India after Ghazni

Exact Match
  Indus Valley
  Mauryan Era
  Post Mauryan
  Kushana Era
  Golden Age
  Post Gupta

  Arab Invasion
  South India
  Prithviraj Era
  Delhi Sultunate
  Mughal Period
  Maratha Era
  British Period

  Subhash & INA

North India | Bengal | Kashmir | Other States | Rajputs | Ghazni | After Ghazni | Prithviraj | Tarain 

The raids of Mahmud did not make India aware of the world to her north-west or of the events caking place there. The significance of Mahmud's raids as paving the way in northern India for further attacks from the north-west was not fully grasped. Mahmud was just another mlechchha (Barbarians) as had been the Shakas and the Huns. They had been absorbed and forgotten and so too presumably would Mahmud and his armies. The death of Mahmud in any case removed the need for vigilance on the north-west. When the second attack came from the north-west under the leadership of Muhammad Ghori at the end of the twelfth century India was, for all practical purposes, as unprepared as she had been for meeting the invasions of Mahmud of Ghazni.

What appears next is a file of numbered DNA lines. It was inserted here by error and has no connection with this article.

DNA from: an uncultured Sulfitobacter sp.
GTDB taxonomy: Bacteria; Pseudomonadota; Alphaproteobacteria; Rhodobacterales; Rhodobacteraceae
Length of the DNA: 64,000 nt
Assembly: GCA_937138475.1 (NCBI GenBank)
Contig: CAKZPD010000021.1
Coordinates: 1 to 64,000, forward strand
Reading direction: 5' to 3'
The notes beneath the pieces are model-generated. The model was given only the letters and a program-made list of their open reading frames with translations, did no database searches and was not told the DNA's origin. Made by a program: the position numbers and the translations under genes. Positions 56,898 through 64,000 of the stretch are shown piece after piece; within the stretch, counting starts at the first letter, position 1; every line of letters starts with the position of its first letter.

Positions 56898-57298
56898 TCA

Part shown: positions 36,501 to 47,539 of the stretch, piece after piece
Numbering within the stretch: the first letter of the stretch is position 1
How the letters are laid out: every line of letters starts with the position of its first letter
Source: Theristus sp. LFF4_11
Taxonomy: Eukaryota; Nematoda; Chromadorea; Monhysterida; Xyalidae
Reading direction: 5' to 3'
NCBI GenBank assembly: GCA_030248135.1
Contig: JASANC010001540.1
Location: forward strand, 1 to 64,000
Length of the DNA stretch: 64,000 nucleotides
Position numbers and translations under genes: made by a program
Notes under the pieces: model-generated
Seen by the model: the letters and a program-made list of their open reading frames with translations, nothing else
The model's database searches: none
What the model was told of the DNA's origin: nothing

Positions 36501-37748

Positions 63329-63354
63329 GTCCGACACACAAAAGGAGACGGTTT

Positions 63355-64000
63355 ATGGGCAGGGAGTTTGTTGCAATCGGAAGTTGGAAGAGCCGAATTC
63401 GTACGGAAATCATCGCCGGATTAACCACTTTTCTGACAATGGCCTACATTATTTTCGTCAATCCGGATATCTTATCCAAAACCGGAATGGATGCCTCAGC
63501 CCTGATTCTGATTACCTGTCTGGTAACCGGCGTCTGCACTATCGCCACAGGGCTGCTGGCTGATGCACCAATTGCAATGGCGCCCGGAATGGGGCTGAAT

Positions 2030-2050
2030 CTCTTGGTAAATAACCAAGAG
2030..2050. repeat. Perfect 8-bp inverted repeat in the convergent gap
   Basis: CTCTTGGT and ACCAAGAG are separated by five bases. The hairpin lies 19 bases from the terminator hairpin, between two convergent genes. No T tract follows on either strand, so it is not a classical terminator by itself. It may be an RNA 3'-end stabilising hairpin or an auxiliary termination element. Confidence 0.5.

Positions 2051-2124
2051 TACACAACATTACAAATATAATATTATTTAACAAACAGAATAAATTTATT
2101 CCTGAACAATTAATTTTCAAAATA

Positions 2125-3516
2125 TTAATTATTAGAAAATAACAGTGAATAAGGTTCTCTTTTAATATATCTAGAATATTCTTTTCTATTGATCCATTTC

The eastern Ganges plain did not experience the disruption of the Punjab, despite Mahmud's attack on Kanauj. Kanauj was soon restored and became once more the prize and on account of this suffered continual attacks from various states - the Chalukyas, and later the Gahadavalas who claimed Rajput status. Bihar came under the domination of the Karnataka dynasty, the name suggesting a southern origin (a number of officers from various parts of the peninsula had found employment in eastern India, as is evident from the inscriptions of the time, and some of them acquired kingdoms). The Kalachuris continued to rule uneventfully at Tripuri near Jabalpur. Bengal experienced a brief efflorescence under the Senas, but eventually fell prey to the Turkish general Muhammad Khalji who attacked it in the beginning of the thirteenth century and brought about the virtual collapse of the Sena dynasty.

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